Environment and Rural Development Program
Title: Environment and Rural Development Program
Commissioned by: German Federal Ministry for Economic Cooperation and Development (BMZ)
Lead executing agency: Department of Environment and Natural Resources (DENR); Department of Agrarian Reform (DAR); Department of Agriculture (DA)
Overall term: 2005 to 2015
Despite economic growth, the proportion of the population of the Philippines living below the poverty line is rising – it exceeds 50 per cent in some rural areas. The continuing degradation of natural resources is threatening the livelihoods of the rural poor, a situation further aggravated by increasing food prices. Furthermore, frequent natural disasters cause damage to crops and property, placing an even greater strain on poor rural population groups. Typhoon Haiyan, for instance, destroyed the livelihoods of many people on the islands of Leyte and Samar in November 2013.
According to government estimates, a quarter of the population (some 25 million people) live in forest areas without any secure land use rights and with highly inadequate social services. The prevailing inequalities, especially the lack of legally secure access to land, give rise to serious disputes within society and repeatedly lead to armed conflicts.
The government departments and institutions responsible manage natural resources in a manner that focuses on sustainability, disaster and conflict prevention. The population produces sufficient food to make the country less susceptible to the high world market prices for foodstuffs.
The project focuses on the Visayas region in the western Philippines, in particular the islands of Leyte, Samar, Panay and Negros. In collaboration with representatives of the provincial government, the project is working on activities concerned with land use and development planning, disaster risk management, community-based forest management, and coastal zone management. Through the promotion of agroforestry practices and the formation of alliances for the use of marine resources in accordance with the guidelines and standards of a standardised fisheries ordinance, the rural population can generate higher incomes and produce more food. The project is working with representatives of government departments, local authorities and civil society groups to devise strategies and action plans to conserve natural resources.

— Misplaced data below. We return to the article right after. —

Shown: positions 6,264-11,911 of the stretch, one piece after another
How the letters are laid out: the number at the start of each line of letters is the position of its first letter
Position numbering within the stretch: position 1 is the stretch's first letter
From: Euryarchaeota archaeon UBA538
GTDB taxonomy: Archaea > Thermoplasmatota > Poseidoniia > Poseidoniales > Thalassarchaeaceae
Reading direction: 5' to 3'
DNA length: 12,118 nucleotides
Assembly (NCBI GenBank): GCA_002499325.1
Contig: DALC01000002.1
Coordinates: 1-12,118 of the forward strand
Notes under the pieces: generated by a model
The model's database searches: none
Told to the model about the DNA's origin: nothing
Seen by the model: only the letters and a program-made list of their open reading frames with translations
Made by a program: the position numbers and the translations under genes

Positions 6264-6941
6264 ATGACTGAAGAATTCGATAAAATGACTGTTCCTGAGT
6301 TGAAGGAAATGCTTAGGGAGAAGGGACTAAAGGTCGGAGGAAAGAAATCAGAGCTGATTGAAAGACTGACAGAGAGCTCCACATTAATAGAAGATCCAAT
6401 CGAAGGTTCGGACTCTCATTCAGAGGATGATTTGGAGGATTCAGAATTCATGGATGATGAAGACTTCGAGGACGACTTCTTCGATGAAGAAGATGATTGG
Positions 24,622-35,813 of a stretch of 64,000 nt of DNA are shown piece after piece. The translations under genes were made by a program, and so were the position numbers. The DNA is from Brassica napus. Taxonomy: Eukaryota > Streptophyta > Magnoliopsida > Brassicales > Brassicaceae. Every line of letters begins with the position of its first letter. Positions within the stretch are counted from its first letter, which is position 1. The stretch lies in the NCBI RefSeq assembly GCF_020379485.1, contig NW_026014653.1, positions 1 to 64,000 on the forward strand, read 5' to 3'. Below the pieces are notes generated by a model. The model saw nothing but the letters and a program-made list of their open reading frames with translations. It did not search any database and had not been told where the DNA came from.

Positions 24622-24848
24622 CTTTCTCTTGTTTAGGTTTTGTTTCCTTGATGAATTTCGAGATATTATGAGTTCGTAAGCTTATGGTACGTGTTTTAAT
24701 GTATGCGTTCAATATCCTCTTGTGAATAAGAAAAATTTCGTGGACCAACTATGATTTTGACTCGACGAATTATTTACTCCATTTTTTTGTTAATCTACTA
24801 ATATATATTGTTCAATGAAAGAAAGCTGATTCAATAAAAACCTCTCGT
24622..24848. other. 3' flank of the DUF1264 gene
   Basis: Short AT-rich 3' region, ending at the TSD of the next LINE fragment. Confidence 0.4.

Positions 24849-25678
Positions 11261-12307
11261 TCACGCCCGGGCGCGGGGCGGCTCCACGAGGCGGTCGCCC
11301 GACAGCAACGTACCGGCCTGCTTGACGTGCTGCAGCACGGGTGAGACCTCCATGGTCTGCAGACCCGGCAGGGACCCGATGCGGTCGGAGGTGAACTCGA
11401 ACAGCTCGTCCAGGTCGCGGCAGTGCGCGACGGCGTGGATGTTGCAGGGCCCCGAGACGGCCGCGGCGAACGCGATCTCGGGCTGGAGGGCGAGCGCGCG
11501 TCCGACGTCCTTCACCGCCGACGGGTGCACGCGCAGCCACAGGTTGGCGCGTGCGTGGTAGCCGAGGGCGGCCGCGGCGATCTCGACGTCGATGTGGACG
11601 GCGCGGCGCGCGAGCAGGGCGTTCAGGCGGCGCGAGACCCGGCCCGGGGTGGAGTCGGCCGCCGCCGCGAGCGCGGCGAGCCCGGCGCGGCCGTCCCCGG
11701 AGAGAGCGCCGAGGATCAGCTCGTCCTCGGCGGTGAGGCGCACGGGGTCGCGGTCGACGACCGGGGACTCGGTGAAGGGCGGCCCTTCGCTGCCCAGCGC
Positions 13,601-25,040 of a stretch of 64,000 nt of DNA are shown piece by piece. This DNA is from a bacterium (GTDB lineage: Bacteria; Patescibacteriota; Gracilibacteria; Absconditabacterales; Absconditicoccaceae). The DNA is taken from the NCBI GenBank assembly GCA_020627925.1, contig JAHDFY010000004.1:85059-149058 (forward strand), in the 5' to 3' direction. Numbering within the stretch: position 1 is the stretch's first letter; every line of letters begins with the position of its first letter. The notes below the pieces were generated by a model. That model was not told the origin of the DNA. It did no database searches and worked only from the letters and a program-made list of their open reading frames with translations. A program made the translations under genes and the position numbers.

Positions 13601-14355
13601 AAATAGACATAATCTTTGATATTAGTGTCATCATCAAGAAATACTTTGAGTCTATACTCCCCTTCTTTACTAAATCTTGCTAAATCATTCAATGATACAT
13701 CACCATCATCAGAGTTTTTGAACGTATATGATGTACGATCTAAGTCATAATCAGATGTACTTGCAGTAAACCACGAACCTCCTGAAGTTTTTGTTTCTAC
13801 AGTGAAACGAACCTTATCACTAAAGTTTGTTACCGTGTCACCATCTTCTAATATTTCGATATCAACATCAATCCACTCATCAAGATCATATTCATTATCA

Immediately after Typhoon Haiyan, the project provided emergency aid in the form of seeds, fertilisers, solar lamps and materials to repair fishing boats and equipment. Subsequently, the project has been helping affected communities to draw up and execute reconstruction plans. The partners are preparing new hazard maps and revised land use plans, and the project is providing engineering expertise for the reconstruction of schools and town halls.
Over 90 per cent of the community and target group representatives surveyed confirmed that policy-making and the management of natural resources have improved. Other communities and development partners are now adopting the tried-and-tested approaches.
In order to improve spatial planning in the Philippines, particularly in rural areas, an approach called SIMPLE (Sustainable Integrated Management and Planning for Local Government Ecosystems) has been developed and successfully implemented in various pilot regions. In mid-2014, the spatial planning authority (Housing and Land use Regulatory Board, HLURB) adopted new guidelines on land use planning that incorporated many elements of SIMPLE and drew on lessons learned from its application. The project is supporting HLURB in rolling out the system across the country.